Effects of dietary fatty acids on the reproduction of South American female catfish Rhamdia quelen (Quoy & Gaimard, 1824)

Cleonice Hilbig, Nivaldo Ferreira do Nascimento, Adriano Heinen, Aldo Tovo Neto, Jackson Funghetto, Robie Bombardelli, Fabio Meurer, Laura Okada Nakaghi
2019 Latin American Journal of Aquatic Research  
The effects of a diet supplemented with 5% marine fish oil, 5% refined palm oil, 5% soybean oil, and a combination of the three on reproductive parameters of females Rhamdia quelen was investigated. Spawning was artificially induced to evaluate rates of fertilization, hatching and larvae normality. Fatty acid profiles of the diets, ovaries and oocytes were determined. A higher spawning rate (%) was observed for diets containing fish oil (78.65 ± 3.60) and palm oil (77.15 ± 3.97), followed by
more » ... 97), followed by oil mix (65.46 ± 4.57). The diet containing soybean oil was associated with significantly lower fertilization (60.14 ± 5.66; P < 0.05) than the palm and fish oil diets. Lower fertilization may be explained by a high level of n-6 fatty acids in the diet, which possibly accelerate the oocyte maturation. Satisfactory fecundity (P > 0.05) were observed for all tested diets, whit 289.77 ± 23.90 (palm oil) until 323.31 ± 38.45 oocytes g -1 body weight (fish oil). The treatments were not shown to influence oocyte size, larval size or rate of larva deformity. Oocyte fatty acid composition was like that of gonads. Docosahexaenoic (DHA; C22:6 n-3) fatty acid was preferentially deposited in ovaries and oocytes. Ratios of n3/n6, DHA/EPA, EPA/ARA, did not affect the reproductive performance of females. Therefore, regarding female reproductive performance, the vegetable lipid sources tested are suitable for being used in R. quelen diet, and palm oil, in particular, is considered an excellent alternative to fish oil.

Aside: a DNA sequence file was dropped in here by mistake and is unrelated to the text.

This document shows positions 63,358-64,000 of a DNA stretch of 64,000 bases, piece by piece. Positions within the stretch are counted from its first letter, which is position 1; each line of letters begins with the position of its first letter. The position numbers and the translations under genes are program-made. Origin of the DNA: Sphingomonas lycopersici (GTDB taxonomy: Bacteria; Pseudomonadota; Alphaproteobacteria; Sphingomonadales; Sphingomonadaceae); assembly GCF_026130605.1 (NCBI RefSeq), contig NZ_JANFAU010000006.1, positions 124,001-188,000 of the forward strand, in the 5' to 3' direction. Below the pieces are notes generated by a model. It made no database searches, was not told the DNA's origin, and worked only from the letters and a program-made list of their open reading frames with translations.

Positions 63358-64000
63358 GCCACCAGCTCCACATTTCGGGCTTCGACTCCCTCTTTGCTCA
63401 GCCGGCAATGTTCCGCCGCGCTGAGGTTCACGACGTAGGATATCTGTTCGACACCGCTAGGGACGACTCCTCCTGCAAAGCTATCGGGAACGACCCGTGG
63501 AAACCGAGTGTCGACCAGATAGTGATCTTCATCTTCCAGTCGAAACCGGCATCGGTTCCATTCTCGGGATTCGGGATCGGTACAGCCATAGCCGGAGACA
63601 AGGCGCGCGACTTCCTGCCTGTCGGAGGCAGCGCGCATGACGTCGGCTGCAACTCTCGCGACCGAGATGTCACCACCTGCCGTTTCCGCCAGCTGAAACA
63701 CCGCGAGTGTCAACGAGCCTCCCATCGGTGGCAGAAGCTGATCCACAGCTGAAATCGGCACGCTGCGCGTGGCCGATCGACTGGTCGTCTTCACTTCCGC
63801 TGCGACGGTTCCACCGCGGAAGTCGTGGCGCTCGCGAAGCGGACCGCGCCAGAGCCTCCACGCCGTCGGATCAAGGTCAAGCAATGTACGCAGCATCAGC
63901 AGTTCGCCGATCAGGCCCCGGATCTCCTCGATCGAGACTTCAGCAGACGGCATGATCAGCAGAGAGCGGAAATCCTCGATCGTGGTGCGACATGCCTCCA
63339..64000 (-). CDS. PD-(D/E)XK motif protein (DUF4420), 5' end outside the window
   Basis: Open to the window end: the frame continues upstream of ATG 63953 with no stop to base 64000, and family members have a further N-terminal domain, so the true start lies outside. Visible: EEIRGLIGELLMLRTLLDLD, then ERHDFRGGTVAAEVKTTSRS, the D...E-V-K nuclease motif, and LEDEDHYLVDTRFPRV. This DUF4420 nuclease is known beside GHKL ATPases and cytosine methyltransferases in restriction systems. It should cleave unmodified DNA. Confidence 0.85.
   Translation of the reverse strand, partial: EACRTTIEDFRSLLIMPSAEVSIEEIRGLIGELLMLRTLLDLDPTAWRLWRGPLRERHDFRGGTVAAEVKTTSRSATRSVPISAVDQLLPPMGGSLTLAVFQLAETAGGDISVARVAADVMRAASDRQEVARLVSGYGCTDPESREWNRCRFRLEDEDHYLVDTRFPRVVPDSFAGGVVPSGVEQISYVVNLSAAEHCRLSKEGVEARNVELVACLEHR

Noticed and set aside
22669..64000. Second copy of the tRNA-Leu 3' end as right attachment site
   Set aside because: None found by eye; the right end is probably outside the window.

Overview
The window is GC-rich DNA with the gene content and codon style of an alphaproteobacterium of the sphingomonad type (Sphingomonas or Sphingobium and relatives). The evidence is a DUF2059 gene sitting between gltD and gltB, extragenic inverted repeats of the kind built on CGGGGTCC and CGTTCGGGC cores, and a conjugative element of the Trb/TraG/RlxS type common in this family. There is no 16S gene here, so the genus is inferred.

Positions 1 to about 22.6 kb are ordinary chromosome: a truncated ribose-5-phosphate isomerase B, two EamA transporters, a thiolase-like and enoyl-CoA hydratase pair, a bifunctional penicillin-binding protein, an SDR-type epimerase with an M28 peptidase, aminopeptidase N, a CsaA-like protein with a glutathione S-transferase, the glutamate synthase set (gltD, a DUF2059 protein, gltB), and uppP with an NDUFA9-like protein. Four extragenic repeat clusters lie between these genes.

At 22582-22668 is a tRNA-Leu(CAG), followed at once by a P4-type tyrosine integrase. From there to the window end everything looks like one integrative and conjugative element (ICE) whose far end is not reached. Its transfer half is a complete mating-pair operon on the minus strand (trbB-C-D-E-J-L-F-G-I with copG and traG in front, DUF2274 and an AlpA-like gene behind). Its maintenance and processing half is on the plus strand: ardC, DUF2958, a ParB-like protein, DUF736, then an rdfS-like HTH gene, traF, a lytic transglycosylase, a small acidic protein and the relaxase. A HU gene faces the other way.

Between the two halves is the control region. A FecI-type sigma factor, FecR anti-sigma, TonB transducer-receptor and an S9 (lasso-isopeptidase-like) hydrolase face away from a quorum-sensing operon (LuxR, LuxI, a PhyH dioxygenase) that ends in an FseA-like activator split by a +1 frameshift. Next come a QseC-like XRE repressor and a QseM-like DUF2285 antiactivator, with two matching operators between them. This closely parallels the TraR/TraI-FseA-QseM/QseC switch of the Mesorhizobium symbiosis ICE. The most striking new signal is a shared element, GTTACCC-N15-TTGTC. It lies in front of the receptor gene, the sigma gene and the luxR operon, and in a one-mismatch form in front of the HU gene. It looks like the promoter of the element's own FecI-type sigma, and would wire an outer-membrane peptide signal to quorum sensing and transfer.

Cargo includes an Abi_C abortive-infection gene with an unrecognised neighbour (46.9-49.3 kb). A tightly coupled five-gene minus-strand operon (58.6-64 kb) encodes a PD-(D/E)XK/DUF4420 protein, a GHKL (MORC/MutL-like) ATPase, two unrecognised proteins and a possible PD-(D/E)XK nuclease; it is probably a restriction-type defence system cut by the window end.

doi:10.3856/vol47-issue3-fulltext-8 fatcat:e6dwy7ga4nh5dawv45qpzv5tzm